Why Does Jeremiah 3:8 Contradict Jeremiah 3:14?

Why Does Jeremiah 3:8 Contradict Jeremiah 3:14? 

Steve, I have a question concerning God’s divorce of Israel: In Jeremiah 3:8 it says God divorced Israel. Why does it say in Jeremiah 3:14 that God is still married to her? Thank you.  — Kevin

Steve’s Answer:

Hi Kevin,

Thanks for your question. That’s a good one.  But always keep in mind that God’s Word never contradicts itself.  And if it seems to, then we must sharpen our understanding through study, in order to see the truth.

Let’s first take a quick look at both verses you’ve mentioned, and then I’ll explain:

Jer 3:8  And I saw, when for all the causes whereby backsliding Israel committed adultery I had put her away, and given her a bill of divorce; yet her treacherous sister Judah feared not, but went and played the harlot also.


Jer 3:14  Turn, O backsliding children, saith the LORD; for I am married unto you: and I will take you one of a city, and two of a family, and I will bring you to Zion:

So we see one verse in which God says He’s divorced Israel (Jeremiah 3:8), and six verses later He appears to say He’s still married to her (Jeremiah 3:14).

Now for the explanation, which will require a bit of background detail, so please stick with me:

Keep in mind that Jeremiah chapter 3 talks about Israel and Judah as two separate entities, which they were, because God separated them into two kingdoms after the reign of Solomon.

Israel was the so-called “northern kingdom,” and Judah was the so-called “southern kingdom.”

The nation of Israel had gone into captivity to Assyria nearly 100 years before God called Jeremiah to witness against the southern kingdom of Judah.  Allowing Israel to go into captivity to Assyria was God’s way of divorcing Israel and giving her over to another man, so to speak, for her blatant and chronic adultery/idolatry.

You see, the people of Israel had been blatantly worshiping the false gods of the surrounding heathen nations.  So, after many warnings to them to stop, God let Israel be taken captive by Assyria, which was, at that time, the largest and most powerful of those surrounding heathen nations.

As I’ve frequently stated, our heavenly Father is a “You asked for it, you got it,” kind of guy.  If you’re one of His people, and you want to ignore Him, and worship the false gods of the heathen nations, He’ll set you right in the midst of the heathen and let them (and their false gods) rule over you, so you can experience for yourself how bad it is.

So about 100 years after Israel went into captivity to Assyria for her adultery/idolatry (i.e., divorced by God and forcibly sent to live among the heathen idolaters), we find the prophet Jeremiah warning the southern kingdom of Judah, at God’s behest, that the same thing is about to happen to her because of her own blatant idolatry, which Jeremiah chapter three tells us surpassed even Israel’s idolatry.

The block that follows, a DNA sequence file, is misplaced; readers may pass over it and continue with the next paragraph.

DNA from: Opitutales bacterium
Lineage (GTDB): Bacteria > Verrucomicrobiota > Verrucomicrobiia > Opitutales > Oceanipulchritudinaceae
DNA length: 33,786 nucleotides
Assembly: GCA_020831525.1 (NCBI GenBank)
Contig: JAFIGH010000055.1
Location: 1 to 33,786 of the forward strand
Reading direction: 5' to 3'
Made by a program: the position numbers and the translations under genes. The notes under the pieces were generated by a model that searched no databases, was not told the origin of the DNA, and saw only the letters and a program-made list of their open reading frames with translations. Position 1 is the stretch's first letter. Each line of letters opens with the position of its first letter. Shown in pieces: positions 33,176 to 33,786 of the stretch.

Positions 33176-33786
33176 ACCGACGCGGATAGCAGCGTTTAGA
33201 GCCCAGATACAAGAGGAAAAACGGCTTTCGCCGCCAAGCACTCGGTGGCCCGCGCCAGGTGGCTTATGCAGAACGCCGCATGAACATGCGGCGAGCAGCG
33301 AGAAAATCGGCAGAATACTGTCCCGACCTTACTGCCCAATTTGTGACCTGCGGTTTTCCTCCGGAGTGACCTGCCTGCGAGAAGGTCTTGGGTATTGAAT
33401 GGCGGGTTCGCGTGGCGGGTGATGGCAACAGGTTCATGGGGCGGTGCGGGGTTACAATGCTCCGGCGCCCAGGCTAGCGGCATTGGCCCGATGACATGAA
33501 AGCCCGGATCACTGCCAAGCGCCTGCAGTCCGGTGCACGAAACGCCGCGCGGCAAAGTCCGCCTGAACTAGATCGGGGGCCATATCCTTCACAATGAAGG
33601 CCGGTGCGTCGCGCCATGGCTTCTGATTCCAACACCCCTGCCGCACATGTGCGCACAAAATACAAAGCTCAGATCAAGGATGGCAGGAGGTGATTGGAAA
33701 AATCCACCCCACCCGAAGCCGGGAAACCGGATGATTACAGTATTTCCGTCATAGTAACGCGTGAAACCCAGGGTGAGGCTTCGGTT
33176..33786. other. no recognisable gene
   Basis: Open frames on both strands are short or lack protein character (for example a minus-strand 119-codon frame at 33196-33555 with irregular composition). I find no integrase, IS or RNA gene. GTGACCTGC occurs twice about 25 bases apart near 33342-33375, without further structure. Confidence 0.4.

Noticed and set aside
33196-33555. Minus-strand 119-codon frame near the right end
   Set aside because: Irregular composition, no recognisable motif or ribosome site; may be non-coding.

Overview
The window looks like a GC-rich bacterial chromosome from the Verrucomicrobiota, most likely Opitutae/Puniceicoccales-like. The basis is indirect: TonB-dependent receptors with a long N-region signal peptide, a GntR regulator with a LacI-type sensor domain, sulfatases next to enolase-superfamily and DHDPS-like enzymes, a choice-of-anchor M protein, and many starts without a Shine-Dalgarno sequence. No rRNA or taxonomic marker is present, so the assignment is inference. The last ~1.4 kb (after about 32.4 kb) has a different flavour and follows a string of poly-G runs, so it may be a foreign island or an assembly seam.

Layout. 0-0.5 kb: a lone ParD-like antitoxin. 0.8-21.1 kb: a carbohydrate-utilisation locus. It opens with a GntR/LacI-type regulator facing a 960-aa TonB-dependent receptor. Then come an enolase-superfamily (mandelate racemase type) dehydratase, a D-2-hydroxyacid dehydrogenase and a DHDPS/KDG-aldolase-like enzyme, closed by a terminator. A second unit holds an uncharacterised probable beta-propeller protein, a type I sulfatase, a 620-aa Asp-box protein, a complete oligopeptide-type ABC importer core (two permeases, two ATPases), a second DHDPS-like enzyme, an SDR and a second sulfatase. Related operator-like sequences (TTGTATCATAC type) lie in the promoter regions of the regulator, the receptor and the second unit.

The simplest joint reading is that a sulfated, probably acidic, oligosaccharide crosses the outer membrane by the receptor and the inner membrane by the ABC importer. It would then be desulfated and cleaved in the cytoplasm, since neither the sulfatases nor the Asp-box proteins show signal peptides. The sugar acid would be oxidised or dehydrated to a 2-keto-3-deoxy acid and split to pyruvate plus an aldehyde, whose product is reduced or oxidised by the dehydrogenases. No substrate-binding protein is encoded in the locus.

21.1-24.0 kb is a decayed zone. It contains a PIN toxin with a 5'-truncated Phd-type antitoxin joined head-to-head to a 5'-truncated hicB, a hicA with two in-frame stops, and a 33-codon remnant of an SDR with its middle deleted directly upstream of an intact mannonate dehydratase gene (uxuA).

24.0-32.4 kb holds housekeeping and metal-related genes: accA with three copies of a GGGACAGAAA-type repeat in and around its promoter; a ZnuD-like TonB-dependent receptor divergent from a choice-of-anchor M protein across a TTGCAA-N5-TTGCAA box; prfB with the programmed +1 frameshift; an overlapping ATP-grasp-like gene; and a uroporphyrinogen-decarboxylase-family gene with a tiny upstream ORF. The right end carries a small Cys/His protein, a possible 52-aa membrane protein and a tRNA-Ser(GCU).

Through Jeremiah the prophet, God told the southern kingdom of Judah that if she didn’t repent and stop worshiping the false gods of the surrounding nations, she’d end up being sent away into captivity to Babylon, which, by then, had grown to be an even greater regional power than Assyria. Babylon was essentially the New World Order of its time.

The Rhetorical Question

With all of that information firmly in mind, here’s what you need to understand about Jeremiah chapter 3:

In Jeremiah 3:1, God asks a rhetorical legal question, and then answers it.  Basically, He asks this:  If a man “puts away” his wife (i.e., divorces her for her sinfulness), and she becomes another man’s wife, can she ever return to her original husband?

This is analogous to what had happened to Israel.  God divorced Israel for her sinfulness and sent her away to live among the heathen and their gods.  So the question is, can she return to Him?

God then states that such a circumstance would “greatly pollute” the land, meaning that under the law, it’s an egregious sin for a man to divorce a woman for her sinfulness, and then take her back again after she’s already been with another man.

But in that third chapter of Jeremiah, God says to Israel, His divorced wife, “Yet return again to me.”

In other words, after admitting that a woman who has been divorced for her sinfulness and has found a new husband cannot return to her original husband without spiritually polluting him, (and the land, as well), God nevertheless invites backslidden Israel to return to Him.

Now that’s hard for some folks to grasp.  But almost everything in the Old Testament is a foreshadowing, or symbol, of that which was later to come, meaning salvation through Christ Jesus.

So think of the husband in God’s rhetorical question as a type of Christ, who, although divorced from Israel, came back and tried to woo her to Himself, polluting Himself in the process by taking all of her sins onto Himself on that cross at Calvary, so she could later be forgiven for those sins, upon repentance, and be restored to Him.

He died for those sins, none of which were His own.  So He suffered the pollution of Israel’s sins so He could take her back to Himself after the price had been paid for those sins.

Do you see the type?

The woman of God’s rhetorical question had sinned enough to be divorced by her apparently righteous husband, and had gone and found another man to serve — symbolic of the false gods Israel was serving instead of serving our heavenly Father.

This divorced woman, therefore, typifies Israel’s idolatry, divorce from God and subsequent captivity to a foreign nation.

God and His Mysterious Ways